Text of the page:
“Amma, I don’t like this train!” said Samhith, as we entered the coach, beginning our journey to the north. When asked why, he replied, “It is closed. I can’t look out and drop coins into the rivers!” A just grievance, I thought, but hastened to appease him, telling him that this was the best train to go to
– it took the least time to get there. This failed to convince him, since he knew that he had to spend the night in the train… and any overnight journey was a long one to him. Even my assurance that he would get lots of food in this train did not work, till the first tray appeared, with cheese sandwiches – his favourite snack! His opinion of the train underwent an immediate U-turn when he saw the goodies I usually avoid on train journeys – lots of cheese, butter and juices – all for the taking! Delhi
We were taking the Rajdhani to
, and I couldn’t but help taking my mind back to the time I first travelled by the train, almost 30 years back! The year was 1981/82 and the Rajdhani was still the premium train – a luxury meant only for business men who could afford it and could shuttle between Delhi Bombay and in a remarkably short time. The only reason we were travelling by the train was the fact that we were shifting to Delhi to join my uncle a couple of years after my dad passed away, and my mom was carrying all her valuables. Bombay
The recent tragedy was forgotten as we entered the AC coach, and saw the rows and rows of neat and clean seats. It didn’t matter that it was only a chair car in which we would have to spend 16 hours; I remember being fascinated by the reclining seats and the table which propped up in front of us! Even more fascinating was the line of foodstuffs that kept arriving as the evening wore on. Till we descended from the train, we were plied with food, and it was a wonderful experience, which left its mark deeply on my young, six/seven year old mind.
It was more than 15 years later that I again travelled by the Rajdhani, this time by the more comfortable 3-tier AC, but the magic had passed, and I wondered whatever I had seen in the train so many years back! Everyone was either eating or sleeping, and there was no conversation. Thank God I had my trusty books to see me through the journey, but even then, I was bored by the time I got off! As to the food, I barely managed to get through the snacks, and didn’t even want dinner! How could one eat all day long????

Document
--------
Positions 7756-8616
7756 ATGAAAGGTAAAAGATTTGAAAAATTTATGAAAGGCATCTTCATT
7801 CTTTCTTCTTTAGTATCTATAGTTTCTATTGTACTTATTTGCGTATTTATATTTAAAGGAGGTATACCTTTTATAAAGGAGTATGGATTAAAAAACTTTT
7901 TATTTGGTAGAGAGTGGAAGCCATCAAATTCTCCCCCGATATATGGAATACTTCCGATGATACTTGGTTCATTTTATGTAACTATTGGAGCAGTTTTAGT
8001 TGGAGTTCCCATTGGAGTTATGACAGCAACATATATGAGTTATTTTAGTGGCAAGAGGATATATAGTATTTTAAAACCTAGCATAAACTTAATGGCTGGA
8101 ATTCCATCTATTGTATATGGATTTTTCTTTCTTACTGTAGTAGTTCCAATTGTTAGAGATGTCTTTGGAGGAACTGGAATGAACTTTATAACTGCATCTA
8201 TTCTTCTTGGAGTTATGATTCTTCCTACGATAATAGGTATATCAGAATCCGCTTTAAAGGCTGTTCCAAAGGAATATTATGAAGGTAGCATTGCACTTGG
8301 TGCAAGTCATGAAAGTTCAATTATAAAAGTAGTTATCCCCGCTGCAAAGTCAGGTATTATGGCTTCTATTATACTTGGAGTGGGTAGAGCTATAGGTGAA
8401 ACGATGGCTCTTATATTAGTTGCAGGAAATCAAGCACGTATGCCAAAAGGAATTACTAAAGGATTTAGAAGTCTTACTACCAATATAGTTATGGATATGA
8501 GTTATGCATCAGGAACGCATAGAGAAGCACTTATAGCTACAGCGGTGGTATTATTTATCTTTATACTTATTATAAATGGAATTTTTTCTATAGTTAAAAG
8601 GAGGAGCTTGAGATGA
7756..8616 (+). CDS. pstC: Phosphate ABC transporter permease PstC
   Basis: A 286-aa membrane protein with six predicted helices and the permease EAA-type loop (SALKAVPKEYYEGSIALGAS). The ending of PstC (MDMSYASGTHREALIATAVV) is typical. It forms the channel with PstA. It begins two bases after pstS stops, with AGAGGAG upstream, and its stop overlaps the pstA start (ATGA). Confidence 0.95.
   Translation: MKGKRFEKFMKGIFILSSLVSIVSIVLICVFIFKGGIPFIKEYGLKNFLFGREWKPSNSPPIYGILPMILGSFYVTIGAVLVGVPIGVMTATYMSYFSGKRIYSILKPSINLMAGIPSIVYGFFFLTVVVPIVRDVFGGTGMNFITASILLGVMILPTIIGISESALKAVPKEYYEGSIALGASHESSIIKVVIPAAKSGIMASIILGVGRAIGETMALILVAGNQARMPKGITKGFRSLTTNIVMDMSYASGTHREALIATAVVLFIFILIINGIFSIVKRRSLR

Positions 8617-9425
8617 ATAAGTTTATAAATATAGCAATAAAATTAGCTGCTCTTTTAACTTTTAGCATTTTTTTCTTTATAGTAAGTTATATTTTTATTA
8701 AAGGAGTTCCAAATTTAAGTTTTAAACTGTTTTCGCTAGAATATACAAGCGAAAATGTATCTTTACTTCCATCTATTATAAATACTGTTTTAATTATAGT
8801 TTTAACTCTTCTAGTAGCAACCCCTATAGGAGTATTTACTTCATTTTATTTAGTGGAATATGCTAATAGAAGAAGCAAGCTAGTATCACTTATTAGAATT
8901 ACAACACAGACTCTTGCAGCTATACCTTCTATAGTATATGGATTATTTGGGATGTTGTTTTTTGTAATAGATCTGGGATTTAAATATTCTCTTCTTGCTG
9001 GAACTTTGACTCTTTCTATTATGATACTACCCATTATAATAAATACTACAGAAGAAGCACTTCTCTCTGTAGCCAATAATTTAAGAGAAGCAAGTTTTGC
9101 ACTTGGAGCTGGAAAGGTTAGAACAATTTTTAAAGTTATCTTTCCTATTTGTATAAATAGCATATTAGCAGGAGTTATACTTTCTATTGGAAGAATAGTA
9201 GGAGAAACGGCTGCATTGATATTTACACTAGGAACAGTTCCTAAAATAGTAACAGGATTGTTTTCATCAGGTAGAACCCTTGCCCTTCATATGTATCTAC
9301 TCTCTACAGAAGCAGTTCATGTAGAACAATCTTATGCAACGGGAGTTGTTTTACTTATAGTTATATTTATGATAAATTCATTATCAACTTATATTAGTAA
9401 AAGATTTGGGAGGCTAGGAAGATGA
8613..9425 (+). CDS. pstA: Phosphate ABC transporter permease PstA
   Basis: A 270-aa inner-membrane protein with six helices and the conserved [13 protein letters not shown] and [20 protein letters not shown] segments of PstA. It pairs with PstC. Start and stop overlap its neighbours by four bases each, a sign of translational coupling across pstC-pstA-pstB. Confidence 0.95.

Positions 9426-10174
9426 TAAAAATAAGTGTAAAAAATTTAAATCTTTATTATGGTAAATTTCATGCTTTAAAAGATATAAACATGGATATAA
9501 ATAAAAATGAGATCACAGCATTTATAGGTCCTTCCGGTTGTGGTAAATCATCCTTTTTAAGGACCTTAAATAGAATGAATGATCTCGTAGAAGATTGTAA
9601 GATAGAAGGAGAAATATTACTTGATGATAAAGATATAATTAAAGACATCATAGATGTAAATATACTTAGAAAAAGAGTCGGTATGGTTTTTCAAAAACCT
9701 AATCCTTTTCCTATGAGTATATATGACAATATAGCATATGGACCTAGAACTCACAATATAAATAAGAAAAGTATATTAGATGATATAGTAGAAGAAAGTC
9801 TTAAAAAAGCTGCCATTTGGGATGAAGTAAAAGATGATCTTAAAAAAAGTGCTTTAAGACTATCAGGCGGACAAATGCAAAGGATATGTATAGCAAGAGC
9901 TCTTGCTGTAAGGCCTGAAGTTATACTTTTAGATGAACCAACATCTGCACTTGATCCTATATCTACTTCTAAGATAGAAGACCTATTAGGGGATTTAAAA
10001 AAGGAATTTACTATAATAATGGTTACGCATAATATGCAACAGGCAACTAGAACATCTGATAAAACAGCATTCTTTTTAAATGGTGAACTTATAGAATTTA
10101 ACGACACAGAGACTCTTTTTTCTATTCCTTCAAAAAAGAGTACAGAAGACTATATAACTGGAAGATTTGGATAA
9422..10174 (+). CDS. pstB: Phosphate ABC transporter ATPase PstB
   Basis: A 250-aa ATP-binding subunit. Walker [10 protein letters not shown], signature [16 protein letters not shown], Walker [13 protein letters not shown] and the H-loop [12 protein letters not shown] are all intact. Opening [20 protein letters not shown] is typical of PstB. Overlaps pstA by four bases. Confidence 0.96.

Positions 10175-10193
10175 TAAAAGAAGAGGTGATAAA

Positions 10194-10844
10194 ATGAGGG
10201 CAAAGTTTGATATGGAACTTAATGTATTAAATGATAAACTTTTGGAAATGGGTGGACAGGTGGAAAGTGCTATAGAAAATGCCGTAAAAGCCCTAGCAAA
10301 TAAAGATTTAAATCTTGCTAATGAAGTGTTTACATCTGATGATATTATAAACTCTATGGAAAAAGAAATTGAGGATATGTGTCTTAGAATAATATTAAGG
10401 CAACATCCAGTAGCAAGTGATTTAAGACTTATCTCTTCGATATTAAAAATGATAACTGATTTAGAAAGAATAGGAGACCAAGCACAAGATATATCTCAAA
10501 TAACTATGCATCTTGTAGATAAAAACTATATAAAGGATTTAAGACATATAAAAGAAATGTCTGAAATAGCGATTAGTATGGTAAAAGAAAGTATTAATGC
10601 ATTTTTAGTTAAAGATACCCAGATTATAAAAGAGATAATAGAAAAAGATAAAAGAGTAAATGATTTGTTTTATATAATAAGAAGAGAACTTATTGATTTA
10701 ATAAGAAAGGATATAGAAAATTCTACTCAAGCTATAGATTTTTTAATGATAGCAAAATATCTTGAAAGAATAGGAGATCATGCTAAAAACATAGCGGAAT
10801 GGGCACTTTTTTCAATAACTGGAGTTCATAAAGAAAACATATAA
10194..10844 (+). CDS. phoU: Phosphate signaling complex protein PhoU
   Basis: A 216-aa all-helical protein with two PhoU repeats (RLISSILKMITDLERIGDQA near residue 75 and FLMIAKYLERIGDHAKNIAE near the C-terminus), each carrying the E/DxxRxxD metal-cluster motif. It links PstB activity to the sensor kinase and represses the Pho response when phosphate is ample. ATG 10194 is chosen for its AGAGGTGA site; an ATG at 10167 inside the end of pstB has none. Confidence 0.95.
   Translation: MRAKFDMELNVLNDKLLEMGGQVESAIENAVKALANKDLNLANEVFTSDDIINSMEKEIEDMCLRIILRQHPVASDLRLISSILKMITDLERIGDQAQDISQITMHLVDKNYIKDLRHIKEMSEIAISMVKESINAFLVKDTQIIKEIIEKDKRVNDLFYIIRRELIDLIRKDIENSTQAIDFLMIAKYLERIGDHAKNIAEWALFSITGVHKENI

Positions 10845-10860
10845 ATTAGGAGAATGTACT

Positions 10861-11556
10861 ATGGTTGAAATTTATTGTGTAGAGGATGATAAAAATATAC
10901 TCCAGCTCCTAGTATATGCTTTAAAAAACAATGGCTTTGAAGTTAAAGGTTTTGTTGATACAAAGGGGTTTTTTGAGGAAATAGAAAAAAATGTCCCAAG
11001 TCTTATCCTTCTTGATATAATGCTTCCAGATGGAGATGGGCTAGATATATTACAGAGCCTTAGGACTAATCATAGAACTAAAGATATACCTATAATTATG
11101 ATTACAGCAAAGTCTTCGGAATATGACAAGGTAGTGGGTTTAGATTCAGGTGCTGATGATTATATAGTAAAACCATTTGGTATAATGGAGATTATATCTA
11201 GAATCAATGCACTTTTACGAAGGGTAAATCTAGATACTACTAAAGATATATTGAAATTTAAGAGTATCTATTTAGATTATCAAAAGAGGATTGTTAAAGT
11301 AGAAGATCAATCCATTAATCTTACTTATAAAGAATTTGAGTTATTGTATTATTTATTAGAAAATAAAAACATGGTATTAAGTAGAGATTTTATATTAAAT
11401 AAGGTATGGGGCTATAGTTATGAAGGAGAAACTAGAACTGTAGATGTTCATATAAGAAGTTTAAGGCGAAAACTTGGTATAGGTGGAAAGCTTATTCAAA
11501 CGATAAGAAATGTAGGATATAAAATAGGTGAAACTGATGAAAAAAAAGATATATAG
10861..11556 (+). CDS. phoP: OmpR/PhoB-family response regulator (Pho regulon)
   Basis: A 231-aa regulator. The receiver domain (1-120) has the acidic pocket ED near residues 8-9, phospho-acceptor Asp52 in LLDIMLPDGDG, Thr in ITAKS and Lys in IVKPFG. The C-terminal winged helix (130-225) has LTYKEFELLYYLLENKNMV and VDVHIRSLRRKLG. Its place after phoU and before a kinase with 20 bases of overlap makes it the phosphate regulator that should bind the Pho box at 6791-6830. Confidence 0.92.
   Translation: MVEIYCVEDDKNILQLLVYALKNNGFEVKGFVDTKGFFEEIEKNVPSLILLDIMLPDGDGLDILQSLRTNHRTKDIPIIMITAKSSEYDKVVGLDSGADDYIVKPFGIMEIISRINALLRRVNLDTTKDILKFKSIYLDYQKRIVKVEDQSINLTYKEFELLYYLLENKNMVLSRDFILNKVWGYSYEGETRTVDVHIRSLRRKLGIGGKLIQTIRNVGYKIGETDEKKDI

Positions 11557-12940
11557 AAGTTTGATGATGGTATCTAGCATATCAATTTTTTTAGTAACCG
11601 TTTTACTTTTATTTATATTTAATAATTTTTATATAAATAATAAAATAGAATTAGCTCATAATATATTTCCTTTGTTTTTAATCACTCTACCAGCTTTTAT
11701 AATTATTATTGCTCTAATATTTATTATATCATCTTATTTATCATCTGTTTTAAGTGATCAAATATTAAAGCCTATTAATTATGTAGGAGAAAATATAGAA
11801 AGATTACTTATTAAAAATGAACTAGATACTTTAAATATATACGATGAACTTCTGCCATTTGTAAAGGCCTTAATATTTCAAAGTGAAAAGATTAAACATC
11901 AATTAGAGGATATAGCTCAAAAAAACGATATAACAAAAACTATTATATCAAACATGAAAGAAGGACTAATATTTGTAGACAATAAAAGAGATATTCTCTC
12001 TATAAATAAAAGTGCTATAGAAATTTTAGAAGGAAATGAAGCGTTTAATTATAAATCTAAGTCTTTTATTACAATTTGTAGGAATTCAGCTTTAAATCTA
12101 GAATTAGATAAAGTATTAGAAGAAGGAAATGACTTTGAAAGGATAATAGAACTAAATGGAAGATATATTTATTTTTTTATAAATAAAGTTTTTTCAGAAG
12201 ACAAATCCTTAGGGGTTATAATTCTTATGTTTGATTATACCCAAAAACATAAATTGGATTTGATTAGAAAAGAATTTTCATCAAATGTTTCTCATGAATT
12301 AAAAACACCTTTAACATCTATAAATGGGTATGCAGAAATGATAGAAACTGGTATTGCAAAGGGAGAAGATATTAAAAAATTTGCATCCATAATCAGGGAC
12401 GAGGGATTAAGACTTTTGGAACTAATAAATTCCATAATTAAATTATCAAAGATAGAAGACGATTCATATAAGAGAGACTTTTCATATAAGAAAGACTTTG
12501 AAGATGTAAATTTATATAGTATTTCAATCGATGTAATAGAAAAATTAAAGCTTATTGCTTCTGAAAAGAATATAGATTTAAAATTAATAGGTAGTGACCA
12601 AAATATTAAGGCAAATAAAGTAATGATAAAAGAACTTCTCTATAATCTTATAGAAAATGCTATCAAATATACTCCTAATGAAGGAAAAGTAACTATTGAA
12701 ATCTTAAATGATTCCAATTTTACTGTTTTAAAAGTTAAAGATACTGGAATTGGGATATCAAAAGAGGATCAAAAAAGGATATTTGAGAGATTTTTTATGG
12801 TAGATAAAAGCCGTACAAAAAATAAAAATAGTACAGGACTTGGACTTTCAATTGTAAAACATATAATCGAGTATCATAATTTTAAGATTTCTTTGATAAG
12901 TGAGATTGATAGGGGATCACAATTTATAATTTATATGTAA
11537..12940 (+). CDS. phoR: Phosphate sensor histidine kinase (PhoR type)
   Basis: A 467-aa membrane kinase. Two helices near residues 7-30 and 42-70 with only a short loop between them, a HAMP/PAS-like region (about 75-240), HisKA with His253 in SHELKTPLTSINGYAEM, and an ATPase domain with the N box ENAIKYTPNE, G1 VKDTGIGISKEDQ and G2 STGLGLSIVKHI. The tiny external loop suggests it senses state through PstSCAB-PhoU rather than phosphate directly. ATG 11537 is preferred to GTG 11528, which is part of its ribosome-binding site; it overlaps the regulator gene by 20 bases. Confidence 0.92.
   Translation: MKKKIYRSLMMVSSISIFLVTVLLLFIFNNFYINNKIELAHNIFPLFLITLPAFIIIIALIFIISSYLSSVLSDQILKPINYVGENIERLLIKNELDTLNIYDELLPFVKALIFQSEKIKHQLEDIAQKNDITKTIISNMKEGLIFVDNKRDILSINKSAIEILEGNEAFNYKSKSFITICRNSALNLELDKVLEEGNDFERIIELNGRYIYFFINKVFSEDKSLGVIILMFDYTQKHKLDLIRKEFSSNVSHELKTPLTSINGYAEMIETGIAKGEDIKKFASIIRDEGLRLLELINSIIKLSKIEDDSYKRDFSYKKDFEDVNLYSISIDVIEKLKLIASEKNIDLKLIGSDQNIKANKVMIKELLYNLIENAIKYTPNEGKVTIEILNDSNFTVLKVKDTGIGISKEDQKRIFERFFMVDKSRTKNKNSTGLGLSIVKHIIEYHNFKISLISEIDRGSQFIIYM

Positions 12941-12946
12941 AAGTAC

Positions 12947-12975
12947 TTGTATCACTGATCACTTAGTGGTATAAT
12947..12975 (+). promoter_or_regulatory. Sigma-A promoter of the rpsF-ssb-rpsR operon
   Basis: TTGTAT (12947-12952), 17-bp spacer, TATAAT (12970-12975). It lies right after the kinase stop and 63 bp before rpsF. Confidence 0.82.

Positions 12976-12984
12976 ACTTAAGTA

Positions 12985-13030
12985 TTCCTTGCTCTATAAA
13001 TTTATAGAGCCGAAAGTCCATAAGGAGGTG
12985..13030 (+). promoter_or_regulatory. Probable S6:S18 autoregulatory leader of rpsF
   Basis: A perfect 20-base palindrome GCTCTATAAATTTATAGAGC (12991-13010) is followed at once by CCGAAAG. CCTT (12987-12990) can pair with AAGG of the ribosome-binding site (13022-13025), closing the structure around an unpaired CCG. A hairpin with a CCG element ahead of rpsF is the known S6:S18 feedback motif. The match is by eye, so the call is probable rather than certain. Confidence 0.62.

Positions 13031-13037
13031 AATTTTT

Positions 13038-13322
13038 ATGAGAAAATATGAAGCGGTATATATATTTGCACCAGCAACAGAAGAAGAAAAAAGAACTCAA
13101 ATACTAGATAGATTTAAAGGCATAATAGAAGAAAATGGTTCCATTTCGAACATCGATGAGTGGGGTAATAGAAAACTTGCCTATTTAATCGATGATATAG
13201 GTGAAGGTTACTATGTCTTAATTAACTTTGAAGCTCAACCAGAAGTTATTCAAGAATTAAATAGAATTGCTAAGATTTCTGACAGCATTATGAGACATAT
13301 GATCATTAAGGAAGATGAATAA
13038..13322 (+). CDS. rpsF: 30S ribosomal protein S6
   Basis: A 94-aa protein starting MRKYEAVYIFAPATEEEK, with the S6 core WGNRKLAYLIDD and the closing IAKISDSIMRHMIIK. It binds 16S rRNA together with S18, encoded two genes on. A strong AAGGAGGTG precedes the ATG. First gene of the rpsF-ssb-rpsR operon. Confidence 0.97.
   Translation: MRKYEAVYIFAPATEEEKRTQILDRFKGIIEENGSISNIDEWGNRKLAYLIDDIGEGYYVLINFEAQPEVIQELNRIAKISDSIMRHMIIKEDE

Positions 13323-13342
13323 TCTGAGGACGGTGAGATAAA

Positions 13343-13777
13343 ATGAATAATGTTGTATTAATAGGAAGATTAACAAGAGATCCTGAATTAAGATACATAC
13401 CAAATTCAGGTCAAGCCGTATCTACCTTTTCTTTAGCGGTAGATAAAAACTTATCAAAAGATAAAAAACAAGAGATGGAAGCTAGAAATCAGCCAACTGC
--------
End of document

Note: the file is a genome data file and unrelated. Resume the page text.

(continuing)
After that experience, I travelled often by the train, usually to attend some conference, and spent the time reading up and preparing for my talks, and realized that the train was not meant for leisurely journeys, but was like a flight – just to get from one place to another in the least amount of time, with the least amount of inconvenience. This took the charm of the train away for ever, and this time, I wondered if I should book tickets for some other train, just so that we would enjoy the journey!
However, common sense won at last, and I booked the tickets realizing that this was the only train which would allow me to spend more time at my beloved city with my loved ones! And I must admit, I was curious about Samhith’s reaction to the train too!
Samhith was about the same age that I was when I first travelled by the train, and while he was impressed by the food arriving at regular intervals, he didn’t really care much for the train itself. At first I wondered why, but soon realized that Samhith has been exposed to more modes of travel than I was, at that time. He has travelled by all classes on our train, and the AC holds nothing new for him. As to food, these days, we hardly carry food as we used to then, and so, eating something different is nothing new to him! As to the time factor, he has flown often enough to realize that planes are the fastest modes of transport today, so the 16 hours of travel are too long for him!
No wonder he wasn’t impressed! Within a few minutes of the cheese sandwich getting ingested, his boredom started showing, especially when he realized that all our co-travellers had their heads buried in their laptops! Thankfully, one of his classmates was in the train too, and the two of them started playing together, getting in the way of all the other passengers.